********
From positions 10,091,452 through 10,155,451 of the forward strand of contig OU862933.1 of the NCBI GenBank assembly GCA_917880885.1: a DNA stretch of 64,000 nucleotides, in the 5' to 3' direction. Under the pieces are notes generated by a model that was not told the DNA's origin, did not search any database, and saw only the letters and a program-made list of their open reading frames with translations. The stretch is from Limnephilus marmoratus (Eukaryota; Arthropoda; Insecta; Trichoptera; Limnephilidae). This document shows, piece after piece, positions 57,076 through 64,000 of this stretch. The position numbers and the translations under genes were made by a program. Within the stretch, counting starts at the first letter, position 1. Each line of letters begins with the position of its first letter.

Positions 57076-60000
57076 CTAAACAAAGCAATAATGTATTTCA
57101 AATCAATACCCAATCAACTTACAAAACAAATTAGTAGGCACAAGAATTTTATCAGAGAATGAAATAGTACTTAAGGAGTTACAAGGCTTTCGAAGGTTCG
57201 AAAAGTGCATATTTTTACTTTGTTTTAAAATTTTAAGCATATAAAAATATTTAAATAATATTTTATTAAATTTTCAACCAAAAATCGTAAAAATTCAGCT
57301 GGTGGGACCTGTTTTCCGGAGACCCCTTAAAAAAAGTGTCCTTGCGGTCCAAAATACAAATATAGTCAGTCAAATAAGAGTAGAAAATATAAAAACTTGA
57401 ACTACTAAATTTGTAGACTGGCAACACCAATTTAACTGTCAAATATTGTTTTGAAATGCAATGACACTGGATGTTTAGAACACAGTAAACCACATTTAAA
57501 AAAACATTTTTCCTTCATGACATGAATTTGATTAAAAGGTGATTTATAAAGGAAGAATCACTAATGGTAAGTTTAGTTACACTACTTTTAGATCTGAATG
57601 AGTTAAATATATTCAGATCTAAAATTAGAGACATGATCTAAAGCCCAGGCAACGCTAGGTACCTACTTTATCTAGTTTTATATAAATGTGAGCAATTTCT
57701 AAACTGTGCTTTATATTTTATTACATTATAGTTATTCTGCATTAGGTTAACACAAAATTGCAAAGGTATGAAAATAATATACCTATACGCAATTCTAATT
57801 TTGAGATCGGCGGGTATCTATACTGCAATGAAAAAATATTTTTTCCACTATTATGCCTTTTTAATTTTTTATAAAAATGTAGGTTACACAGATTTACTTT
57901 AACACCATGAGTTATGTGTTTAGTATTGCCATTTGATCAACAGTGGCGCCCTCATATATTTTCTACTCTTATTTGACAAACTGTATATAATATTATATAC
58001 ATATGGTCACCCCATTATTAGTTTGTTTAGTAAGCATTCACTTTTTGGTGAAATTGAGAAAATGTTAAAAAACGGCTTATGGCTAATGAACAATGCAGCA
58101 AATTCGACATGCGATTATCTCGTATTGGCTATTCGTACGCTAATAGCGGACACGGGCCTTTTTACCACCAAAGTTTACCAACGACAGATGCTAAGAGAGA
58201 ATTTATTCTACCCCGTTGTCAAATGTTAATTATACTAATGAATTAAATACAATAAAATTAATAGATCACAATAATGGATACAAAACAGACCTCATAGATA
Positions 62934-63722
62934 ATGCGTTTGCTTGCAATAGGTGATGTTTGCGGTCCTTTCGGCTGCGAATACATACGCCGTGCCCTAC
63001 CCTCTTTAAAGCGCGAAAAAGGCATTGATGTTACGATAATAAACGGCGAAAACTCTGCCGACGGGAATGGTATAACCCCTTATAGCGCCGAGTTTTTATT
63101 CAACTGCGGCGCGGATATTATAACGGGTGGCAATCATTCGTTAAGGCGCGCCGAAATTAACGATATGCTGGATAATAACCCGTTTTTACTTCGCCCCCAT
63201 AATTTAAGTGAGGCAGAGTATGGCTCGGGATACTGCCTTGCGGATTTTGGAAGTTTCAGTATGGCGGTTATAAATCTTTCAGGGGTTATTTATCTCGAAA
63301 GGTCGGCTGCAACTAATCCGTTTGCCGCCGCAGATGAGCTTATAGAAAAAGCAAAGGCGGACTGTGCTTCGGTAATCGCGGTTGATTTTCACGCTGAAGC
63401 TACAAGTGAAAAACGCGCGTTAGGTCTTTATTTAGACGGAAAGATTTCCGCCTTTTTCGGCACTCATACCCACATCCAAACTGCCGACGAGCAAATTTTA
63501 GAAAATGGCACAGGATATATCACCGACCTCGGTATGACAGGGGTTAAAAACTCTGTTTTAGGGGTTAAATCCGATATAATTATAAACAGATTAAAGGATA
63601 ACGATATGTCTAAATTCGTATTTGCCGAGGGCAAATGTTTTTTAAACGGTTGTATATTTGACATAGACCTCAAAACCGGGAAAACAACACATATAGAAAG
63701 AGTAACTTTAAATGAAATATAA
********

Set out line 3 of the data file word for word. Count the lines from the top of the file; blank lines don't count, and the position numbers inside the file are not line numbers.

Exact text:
57076 CTAAACAAAGCAATAATGTATTTCA